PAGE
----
Larry Thompson and his family attend the 12th Annual Heller Awards at the Beverly Hilton Hotel in Beverly Hills on Sept. 19, 2013. (Photo by Vivien Killilea/WireImage)

You’ve worked with some of the greats. Do you have a client or client accomplishment you’re most proud of?

William Shatner has been a client for 36 years — that’s a long time. I’m proud of my contributions to Bill’s constantly reinvented career over the near four decades we’ve worked together. We’re hard working buddies. The duration of our working relationship is probably a Hollywood record, or even a record by dog years or space travel years, for that matter. Definitely something to enter into the captains’ log on in his stellar journey.

What was the biggest challenge in maintaining career longevity?

As I said earlier, I think that being able to welcome and embrace change in this business is really crucial. A lot of people are afraid of it and find themselves outdated and missing the beat. I try to stay very very close to the pulse of the marketplace with talent. Use change to create an even playing field. This has been one of the most interesting times of changes. Social media has now democratized celebrity — everyone is a star today. The constellation of stardom has expanded to include just about everyone on Earth, from George Clooney and the Pope to PewDiePie and ‘Hitchhiker’ to even my kids who go on YouTube and sing ‘Spicy Tuna’ to the tune of ‘My Sharona.’ Everybody can get up and do their thing and get out there. Early man drew on cave walls, teenagers wrote graffiti on buildings and now we all post on digital walls. We’ve always been saying the same thing, which is, ‘I exist. I’m here. Validate me. I’m a star.’ Today in representing talent and stardom you are challenged to promote their talent through the clutter of everything out there.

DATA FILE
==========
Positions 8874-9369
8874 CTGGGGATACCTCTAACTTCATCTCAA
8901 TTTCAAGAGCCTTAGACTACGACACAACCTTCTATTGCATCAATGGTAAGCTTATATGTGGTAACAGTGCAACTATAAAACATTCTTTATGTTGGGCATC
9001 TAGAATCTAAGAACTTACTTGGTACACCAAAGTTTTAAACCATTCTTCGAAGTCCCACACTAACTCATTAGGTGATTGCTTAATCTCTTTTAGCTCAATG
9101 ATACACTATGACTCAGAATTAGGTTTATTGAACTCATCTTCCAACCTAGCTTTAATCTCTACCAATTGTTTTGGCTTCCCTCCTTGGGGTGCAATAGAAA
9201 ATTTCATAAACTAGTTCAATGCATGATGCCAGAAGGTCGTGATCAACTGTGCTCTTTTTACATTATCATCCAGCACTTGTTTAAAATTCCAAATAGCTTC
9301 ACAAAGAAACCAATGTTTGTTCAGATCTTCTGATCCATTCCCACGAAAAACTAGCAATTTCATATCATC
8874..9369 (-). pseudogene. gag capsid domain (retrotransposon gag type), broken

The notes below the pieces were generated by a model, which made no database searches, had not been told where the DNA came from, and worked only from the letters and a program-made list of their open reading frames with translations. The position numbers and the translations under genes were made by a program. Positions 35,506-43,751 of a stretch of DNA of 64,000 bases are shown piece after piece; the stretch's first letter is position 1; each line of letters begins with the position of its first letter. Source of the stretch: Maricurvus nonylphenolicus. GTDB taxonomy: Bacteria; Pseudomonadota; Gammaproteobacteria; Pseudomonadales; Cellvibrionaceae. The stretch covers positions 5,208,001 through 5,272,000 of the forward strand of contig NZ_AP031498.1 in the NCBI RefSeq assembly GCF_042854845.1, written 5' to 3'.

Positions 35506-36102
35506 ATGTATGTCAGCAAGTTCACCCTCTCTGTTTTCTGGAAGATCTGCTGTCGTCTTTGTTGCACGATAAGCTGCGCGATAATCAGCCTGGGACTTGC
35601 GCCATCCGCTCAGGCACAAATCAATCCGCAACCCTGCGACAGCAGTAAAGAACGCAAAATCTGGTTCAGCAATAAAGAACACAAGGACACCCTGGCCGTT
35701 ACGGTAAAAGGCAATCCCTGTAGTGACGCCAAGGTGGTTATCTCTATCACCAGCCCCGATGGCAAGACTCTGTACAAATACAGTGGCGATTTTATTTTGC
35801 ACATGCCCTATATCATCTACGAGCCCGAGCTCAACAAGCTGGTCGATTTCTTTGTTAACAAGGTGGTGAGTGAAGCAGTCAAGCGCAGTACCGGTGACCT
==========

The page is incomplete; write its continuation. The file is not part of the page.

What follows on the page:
You and your company represented so many big names. Let me say the name of a few clients and you said the word or words that first come to mind:

William Shatner?

Still going into space.

Drew Barrymore?

A star from the very beginning.

David Hasselhoff?

There’s only one Hoff.

Joan Rivers?

Her death was as shocking as her humor.

Linda Evans?

A beauty inside and out.

Sonny and Cher?

The greatest. … and the beat goes on.

Tatum O’Neal?


Shannen Doherty?

I love her. She’s a handful, but a fun handful.

Richard Pryor?

He’s still crazy.

You produced Liz & Dick, so let’s add Elizabeth Taylor? 

My mother and Elizabeth Taylor had the same birthday. I remember hearing my mother remind me of that every year when she was alive. So it wasn’t lost on me when I finally made that movie. I’m sure it wasn’t a subtle nudging from her when I made that movie.

Barry White?

Barry White was one of the most gifted clients and friends. He was a true giant. I also loved Cicely Tyson; we’ve remained close. Jim Neighbors was my first my client management ever.

It’s almost been a year and a half since the tragic death of Joan Rivers. What was it like to see her pass in that way? Why did you not speak about it?

I thought no one could better speak for Joan than her daughter, Melissa, who has represented her in a most elegant way. Now, looking back over it, not only did Joan possess impeccable comedic timing but she had perfect legacy timing — she died at the height of her long and lustrous career. I always felt like representing Joan you had to dress fashionably, be very sharp and funny and have plenty of energy just to stay ahead of the curve with her. I think she respected me and I loved her.